During the preparation procedure we had been reading selections from the psalms, so we developed a small service of prayers and readings to use specifically during the preparation of the body for burial. The readings typically last about as long as the preparation and were included in the book for ease of use. The book was not written for profit or notoriety, but simply to make what we have learned available to the Church and any others who are interested. To us it just makes sense that we should render this final service to our beloved brothers and sisters in Christ. We have done this for friends, family, and complete strangers. We have also trained other people, including those we would never expect who have insisted on preparing their loved ones themselves. Everyone who has been involved has been touched and greatly moved by the power and simplicity of this simple service.

AD: How has your Orthodox faith had an impact on your own work with the dying and the dead?

I don’t think we would be doing this if it were not for our faith. This is not something Elizabeth and I would have chosen to do. I was trained as an artist and spent many years as an industrial/technical photographer. Elizabeth has worked in both healthcare and the hospitality industry. Orthodoxy has taught us that all that we have is a gift from God. Growing in the faith, we continue to learn to seek the acquisition of the Holy Spirit and to conform ourselves to the image and likeness of Christ. This inevitably leads to a life of thanksgiving and offering. If I know that, no matter how hard I try, I cannot make my heart beat one more time, how can I get puffed up about what I have accomplished or accumulated in my life? If every heartbeat is a gift then certainly everything else is too. So what can you do with that, but offer it back to God with thanksgiving. One offering we make is serving others. We always knew we would be the ones to care for our parents in their old age.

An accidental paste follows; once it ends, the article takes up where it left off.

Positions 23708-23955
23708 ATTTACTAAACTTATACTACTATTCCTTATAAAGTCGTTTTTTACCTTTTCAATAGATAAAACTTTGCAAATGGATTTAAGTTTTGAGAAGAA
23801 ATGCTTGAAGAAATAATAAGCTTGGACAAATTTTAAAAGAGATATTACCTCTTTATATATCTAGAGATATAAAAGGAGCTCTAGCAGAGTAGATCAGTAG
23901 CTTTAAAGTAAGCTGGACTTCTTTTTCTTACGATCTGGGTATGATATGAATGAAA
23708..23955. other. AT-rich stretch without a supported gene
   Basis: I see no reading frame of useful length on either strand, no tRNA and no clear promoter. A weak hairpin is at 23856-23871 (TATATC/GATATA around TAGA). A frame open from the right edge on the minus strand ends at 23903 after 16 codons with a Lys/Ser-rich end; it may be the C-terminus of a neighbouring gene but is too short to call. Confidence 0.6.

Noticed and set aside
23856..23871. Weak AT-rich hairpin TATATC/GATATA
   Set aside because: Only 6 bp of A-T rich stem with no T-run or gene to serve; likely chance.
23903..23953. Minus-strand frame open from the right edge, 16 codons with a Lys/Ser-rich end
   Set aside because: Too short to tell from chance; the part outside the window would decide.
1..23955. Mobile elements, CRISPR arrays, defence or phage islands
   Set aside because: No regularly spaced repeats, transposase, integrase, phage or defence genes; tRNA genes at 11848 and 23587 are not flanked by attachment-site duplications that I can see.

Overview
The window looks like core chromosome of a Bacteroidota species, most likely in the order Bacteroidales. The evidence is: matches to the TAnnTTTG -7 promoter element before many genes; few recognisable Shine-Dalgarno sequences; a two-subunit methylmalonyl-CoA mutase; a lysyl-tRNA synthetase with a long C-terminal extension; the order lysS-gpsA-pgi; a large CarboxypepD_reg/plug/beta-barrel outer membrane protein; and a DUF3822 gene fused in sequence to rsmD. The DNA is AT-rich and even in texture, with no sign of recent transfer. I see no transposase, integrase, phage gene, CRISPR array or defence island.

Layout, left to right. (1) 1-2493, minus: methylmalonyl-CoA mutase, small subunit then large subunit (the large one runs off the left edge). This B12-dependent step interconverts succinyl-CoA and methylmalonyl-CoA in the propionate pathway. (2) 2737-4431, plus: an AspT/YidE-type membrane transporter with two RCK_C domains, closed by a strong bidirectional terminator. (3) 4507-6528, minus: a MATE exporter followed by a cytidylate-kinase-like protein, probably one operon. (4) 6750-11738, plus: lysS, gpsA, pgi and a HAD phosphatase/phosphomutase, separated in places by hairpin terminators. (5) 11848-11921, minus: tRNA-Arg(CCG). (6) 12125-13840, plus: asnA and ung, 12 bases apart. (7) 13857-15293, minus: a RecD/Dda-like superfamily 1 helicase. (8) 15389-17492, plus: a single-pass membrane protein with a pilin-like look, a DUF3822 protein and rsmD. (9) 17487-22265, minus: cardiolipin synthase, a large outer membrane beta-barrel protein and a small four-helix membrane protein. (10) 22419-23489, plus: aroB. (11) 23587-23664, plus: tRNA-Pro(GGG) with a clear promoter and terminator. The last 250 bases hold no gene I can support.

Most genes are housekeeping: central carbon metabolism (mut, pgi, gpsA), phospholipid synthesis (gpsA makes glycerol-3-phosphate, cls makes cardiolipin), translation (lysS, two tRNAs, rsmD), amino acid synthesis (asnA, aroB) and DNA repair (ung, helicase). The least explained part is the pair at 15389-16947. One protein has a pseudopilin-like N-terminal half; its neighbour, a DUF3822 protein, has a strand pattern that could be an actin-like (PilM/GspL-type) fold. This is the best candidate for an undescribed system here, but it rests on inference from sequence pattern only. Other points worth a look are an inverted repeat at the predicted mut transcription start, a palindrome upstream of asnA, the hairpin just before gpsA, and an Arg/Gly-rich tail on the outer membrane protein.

We didn’t know we would have three of them living with us for six years. Initially, my interest in natural burial was purely selfish. I was motivated by my own desire not to be embalmed and to find a legal way to do that, other than cremation, which is not Orthodox. However, when I discovered that natural burial is truly the proper ancient Orthodox Christian form of burial I felt obliged to share that knowledge with others. Our Lord Jesus Christ and Christian love both give us the strength to overcome primal fears, superstitions, and our own squeamishness. It gives us the strength to serve others in most any capacity. We can do things we never thought possible before--such as changing a mother’s diapers a thousand times or caring for dad’s catheter and feeding tube, even washing and anointing their bodies for burial.

AD: Since the 1960s at least, as the books of Jessica Mitford and Evelyn Waugh both make clear, North Americans seem to have been deeply conflicted about death--or even, as Ernest Becker argued in his 1974 book The Denial of Death, plainly in denial about it. What factors help to explain our culture's denial and conflicts over death?

I am not a sociologist. I’m just a guy who didn’t want to be embalmed. I agree that it is clear we are mostly in denial of our own impending death. We discuss a bit of the history of the funeral industry in the book. Industrialization, urbanization, the increase and improvement of hospital care and the development of the funeral industry all had an impact on our culture’s estrangement from the daily reality of death. America is a very materialistic society. Our culture is all about the acquisition of bigger and better, all-new, super-fantastic, whiz-bang stuff. We are trained from birth to be consumers and, if we want to really be successful, inventors of the “next big thing.” Our culture worships youth and disposes of the old. It worships youth so much that our laws are willing to sacrifice the next generation of young so as not to inconvenience the current generation of youth. America no longer has any cultural reverence for the wisdom of age like we see in many other cultures. The world has passed through the post-Christian age and, as it enters the anti-Christian age, the hunger for stuff has replaced any understanding of the acquisition of virtue.

You may have seen the bumper sticker that reads, “The one who dies with the most toys wins.” Wins what? He’s still dead. Then what? Generally our society doesn’t even want to consider “what then.” We want it all and we want it now. If all of life is about more and more stuff, power, ambition and pleasure, then naturally you don’t want to think about what comes after. Death marks the end of our existence and our ambitions. It is the ultimate defeat and proof that life is meaningless. We don’t want to think about that. It’s really just so terrifying that denial seems like a valid option.